But to make things even more difficult Dinamo will face Zenit Saint Petersburg on match day 30. Zenit is currently four points behind league leaders CSKA Moscow, and at this point might still have a realistic chance to win the title, or at the very least will play to cement a much needed UEFA Champions League spot. Under those circumstances it is unlikely that Zenit will drop points against Dinamo.
Hence, with three matches left Dinamo’s only realistic chance of gaining valuable points will be against fellow relegation candidate Kuban Krasnodar. Kuban on the other hand faces Lokomotiv Moscow, who have struggled in recent weeks, Dinamo, and finally eighth placed Ural Yekaterinburg, which have neither a chance to reach a European qualification spot or have to worry about relegation—finally the club has a history of giving away easy three points just when the opposition needs them the most.
Even a Drop to a Direct Relegation Spot is Possible
Of course there are two clubs—Mordovia Saransk, and Ufa—between Dinamo Moscow, and a direct relegation spot. Also Kuban has to gain at least six points out of the last three matches to throw Dinamo into the abyss. Furthermore, Dinamo Moscow are just one out of three clubs from the post-Soviet space that have never been relegated from the first division—the other two are Dynamo Kyiv, and Dinamo Tbilisi.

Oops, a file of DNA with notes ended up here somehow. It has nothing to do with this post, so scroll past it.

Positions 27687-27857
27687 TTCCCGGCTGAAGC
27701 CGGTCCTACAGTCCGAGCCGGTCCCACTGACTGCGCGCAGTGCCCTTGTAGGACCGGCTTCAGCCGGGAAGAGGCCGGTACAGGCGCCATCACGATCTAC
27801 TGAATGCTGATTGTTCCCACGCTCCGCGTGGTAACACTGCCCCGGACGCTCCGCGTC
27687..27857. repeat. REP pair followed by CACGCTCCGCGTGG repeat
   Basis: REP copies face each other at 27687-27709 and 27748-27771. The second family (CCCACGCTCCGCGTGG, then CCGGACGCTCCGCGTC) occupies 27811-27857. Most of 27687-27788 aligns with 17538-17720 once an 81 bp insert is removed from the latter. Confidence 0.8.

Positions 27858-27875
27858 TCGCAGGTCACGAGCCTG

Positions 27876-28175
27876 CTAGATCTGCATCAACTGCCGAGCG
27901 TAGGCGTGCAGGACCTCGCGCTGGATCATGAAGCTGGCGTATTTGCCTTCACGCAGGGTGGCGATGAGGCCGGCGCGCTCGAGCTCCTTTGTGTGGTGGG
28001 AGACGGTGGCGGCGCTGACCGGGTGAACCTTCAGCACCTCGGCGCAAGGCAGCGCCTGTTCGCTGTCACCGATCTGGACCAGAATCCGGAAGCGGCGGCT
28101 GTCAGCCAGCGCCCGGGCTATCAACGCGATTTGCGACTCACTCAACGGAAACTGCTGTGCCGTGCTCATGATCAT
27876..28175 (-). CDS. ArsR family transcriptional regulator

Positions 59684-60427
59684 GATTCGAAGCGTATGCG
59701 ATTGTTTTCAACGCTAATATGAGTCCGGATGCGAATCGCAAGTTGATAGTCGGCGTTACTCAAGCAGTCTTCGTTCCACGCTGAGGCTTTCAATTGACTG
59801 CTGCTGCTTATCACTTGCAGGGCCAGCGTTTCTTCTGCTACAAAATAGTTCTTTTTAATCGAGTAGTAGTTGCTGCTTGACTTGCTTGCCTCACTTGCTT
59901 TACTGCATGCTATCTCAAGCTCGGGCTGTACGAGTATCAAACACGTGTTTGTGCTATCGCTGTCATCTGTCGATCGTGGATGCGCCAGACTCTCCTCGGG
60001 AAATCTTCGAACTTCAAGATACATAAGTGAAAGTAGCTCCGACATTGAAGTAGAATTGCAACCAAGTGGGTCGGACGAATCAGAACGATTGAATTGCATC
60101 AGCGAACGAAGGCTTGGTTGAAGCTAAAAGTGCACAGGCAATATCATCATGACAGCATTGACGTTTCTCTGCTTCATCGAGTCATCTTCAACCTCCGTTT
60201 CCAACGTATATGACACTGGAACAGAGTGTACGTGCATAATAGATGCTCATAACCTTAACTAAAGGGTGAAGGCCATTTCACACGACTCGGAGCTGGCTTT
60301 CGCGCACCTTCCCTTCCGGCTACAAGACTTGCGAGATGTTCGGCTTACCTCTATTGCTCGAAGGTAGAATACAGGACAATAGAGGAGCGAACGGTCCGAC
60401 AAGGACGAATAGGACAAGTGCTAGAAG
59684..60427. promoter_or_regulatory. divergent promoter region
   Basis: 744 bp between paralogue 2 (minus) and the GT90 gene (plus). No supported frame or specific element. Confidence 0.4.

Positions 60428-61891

Yet Dinamo’s trend since the winter break is shocking, and it is likely that the club will have to face the prospect of participating in the relegation playoffs against either the third, or fourth placed team of the Football National League (FNL). The two clubs currently holding the playoff positions in the FNL are Tom Tomsk or Spartak-2 Moscow. As Spartak’s second club Spartak-2 would not be permitted to take part in the playoffs, and would be replaced by the fifth placed club Volgar Astrakhan.